It’s that time of year when the nights start drawing in, the weather starts getting colder, nature starts to shut down in preparation for the winter ahead. It can be a time that can affect many of us mentally, as we struggle with the relative lack of sunlight and being cooped up at home more (just as we are getting used to being allowed out again!). This can be especially true for families of children with special or additional needs, for whom survival from one day to the next can be the reality anyway. At least in the summer there might be more options for ways to keep our children occupied and engaged.
But autumn, and even winter, can bring their own special opportunities too. ‘Hygge’ is a Danish and Norwegian word for a mood of coziness and comfortable conviviality with feelings of wellness and contentment. Studies show that people living in the arctic circle are armed with a mindset linked to this that helps combat the long ‘polar night’, a bit of ‘hygge’ might come in handy for us all… especially for parents of children with special or additional needs.
In the depths of winter, Tromsø in Norway gets no direct sunlight at all, and only the faint glow of indirect sunlight for a couple of hours or so a day. Yet, despite this, Tromsø’s citizens do not seem to struggle with low mood or seasonally affective disorder (SAD) in the way that might be expected. In fact, generally, the mental health of the good folk of Tromsø is in excellent shape.
So why is this? What is the secret that they share? And how can this be relevant to special needs parents? Well, it seems that there is a ‘mindset’ that people living north of the arctic circle share, and the further north you go, the stronger this mindset becomes. How people perceive and frame stressful events strongly influences how they are affected by them.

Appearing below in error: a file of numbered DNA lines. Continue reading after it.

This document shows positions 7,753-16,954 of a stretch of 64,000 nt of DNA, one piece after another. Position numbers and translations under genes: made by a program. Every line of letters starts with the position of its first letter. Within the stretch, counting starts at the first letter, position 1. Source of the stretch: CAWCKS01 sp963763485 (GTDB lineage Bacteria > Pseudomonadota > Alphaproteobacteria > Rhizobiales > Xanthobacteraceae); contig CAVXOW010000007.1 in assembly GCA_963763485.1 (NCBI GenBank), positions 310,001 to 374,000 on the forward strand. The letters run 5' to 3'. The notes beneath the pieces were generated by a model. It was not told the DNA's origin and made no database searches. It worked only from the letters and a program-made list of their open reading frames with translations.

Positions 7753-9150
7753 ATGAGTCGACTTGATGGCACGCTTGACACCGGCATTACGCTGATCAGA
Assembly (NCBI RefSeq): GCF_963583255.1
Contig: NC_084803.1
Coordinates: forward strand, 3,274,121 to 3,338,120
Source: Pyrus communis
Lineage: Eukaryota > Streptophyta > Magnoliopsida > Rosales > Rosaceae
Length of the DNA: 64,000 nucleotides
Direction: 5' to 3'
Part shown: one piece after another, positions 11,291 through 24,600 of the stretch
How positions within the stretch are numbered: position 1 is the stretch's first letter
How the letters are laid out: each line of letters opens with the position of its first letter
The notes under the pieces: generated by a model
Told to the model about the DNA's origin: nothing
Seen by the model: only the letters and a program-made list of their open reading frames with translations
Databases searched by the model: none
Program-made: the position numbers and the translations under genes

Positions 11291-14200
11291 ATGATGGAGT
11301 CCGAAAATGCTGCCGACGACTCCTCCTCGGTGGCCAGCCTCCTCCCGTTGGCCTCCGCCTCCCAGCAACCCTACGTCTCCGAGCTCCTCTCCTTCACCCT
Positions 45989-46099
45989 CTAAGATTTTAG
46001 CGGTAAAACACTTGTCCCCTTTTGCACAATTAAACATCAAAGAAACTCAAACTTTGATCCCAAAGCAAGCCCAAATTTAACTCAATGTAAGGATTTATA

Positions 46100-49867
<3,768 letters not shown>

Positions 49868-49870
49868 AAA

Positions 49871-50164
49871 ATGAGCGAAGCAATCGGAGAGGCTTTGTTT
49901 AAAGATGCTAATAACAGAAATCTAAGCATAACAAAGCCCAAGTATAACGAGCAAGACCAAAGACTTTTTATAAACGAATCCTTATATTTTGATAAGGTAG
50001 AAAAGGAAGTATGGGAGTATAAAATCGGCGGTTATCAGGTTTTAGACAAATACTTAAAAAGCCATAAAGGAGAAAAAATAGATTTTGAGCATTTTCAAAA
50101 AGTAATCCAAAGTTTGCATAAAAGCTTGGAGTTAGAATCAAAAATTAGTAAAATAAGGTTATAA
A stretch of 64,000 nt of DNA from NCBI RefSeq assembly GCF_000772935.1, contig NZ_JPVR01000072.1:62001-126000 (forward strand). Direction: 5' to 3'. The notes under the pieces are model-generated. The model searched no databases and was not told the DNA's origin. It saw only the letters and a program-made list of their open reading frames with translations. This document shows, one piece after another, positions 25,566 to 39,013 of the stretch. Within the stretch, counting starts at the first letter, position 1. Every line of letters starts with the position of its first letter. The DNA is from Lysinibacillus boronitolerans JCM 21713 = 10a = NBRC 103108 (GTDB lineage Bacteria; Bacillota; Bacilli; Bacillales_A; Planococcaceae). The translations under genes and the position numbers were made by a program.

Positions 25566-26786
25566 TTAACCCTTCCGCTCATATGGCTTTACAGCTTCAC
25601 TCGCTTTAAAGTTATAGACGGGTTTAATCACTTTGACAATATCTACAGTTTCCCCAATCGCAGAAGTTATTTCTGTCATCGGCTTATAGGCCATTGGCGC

People who think about adverse situations and events as a challenge, an opportunity to learn new things and to adapt to new ways of living are likely to cope much better than people who focus on the immediate difficulties as well as negative outcomes that “might” happen in the future. How we respond affects our mental health and well-being, as well as our physical health.
So, what does this Scandinavian positivity teach us as special needs parents? Well, it’s so easy to be dominated by negative feelings, fears for the future, the mental and physical exhaustion we can often experience. But maybe if we can train ourselves to find the positives, to look for the opportunities to learn and adapt, we can find our own ‘hygge’ too. We can find that there are ways to cope with our own ‘times of winter’, those dark periods where it all seems too much. And the more we try it, the better we’ll get at it!
This isn’t to sugar-coat things or to deny the difficulties that we face, and we can’t hide from these challenges any more than the citizens of Tromsø can pretend that the sun is still rising. However, by recognising our own capacity to control our responses we may all find some hidden reserves of strength and resilience to help us face each day.
In her book ‘One Thousand Gifts’, Ann Voskamp encourages us to find three things each day to be positive about and thankful for, and to write them down. Over the course of a year we end up with one thousand of them and they can be a helpful reminder to us in those darker moments that things can and are positive too. You can find out more here: https://annvoskamp.com/onethousandgifts/
So let’s learn to control how we respond to the ‘dark’ days, the ‘dark’ thoughts; let’s look for the positives and be thankful for them, and let’s enjoy a bit of ‘hygge’!
Hot chocolate anyone?
What Can Special Needs Parents Learn From Scandinavian ‘Hygge’?
Looking For Light In The Darkness